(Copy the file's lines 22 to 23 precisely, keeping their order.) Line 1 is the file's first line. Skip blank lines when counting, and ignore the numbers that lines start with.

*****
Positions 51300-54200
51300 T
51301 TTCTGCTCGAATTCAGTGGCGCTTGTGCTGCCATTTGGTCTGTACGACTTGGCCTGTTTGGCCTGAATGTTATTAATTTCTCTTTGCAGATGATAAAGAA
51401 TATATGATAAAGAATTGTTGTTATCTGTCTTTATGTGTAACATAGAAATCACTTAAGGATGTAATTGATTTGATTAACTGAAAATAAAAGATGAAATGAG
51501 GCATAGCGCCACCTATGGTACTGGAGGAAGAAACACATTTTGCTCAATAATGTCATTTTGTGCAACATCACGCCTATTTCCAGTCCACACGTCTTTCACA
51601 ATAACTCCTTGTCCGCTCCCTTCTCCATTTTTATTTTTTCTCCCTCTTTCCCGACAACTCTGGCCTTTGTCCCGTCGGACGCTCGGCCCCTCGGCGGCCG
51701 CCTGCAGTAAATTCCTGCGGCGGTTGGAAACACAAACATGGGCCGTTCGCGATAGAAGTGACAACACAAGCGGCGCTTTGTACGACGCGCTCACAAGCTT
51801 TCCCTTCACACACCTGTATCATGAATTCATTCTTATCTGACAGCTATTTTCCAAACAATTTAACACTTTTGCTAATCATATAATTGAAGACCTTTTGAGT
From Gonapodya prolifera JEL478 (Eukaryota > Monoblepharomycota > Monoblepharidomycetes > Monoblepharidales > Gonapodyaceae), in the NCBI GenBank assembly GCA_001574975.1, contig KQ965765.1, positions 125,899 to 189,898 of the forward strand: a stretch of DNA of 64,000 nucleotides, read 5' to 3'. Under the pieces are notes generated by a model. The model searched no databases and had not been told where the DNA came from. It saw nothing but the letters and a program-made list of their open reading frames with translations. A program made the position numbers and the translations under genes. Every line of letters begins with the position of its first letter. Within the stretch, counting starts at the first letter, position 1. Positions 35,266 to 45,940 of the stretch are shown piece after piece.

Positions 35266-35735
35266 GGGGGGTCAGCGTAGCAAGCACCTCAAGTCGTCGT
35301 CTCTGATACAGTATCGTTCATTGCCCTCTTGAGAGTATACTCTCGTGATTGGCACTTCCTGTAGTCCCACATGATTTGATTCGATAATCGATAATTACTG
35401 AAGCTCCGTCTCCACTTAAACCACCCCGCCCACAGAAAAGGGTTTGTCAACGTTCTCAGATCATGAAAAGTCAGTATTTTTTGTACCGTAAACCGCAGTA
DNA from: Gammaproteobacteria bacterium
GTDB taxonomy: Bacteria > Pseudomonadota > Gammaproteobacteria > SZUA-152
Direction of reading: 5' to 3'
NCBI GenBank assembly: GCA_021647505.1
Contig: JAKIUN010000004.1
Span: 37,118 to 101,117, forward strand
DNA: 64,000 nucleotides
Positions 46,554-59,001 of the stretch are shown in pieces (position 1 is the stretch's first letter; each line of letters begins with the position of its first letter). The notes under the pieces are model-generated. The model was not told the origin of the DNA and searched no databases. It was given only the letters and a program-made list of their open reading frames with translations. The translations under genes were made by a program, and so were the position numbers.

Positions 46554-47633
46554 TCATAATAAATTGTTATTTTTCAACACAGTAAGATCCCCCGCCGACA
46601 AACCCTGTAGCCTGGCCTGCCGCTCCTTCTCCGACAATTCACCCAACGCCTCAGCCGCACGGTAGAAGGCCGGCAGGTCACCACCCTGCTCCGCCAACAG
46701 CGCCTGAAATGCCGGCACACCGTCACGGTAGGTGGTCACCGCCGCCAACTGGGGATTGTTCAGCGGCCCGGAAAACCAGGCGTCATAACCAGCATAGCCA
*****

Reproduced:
Positions 46554-47633
46554 TCATAATAAATTGTTATTTTTCAACACAGTAAGATCCCCCGCCGACA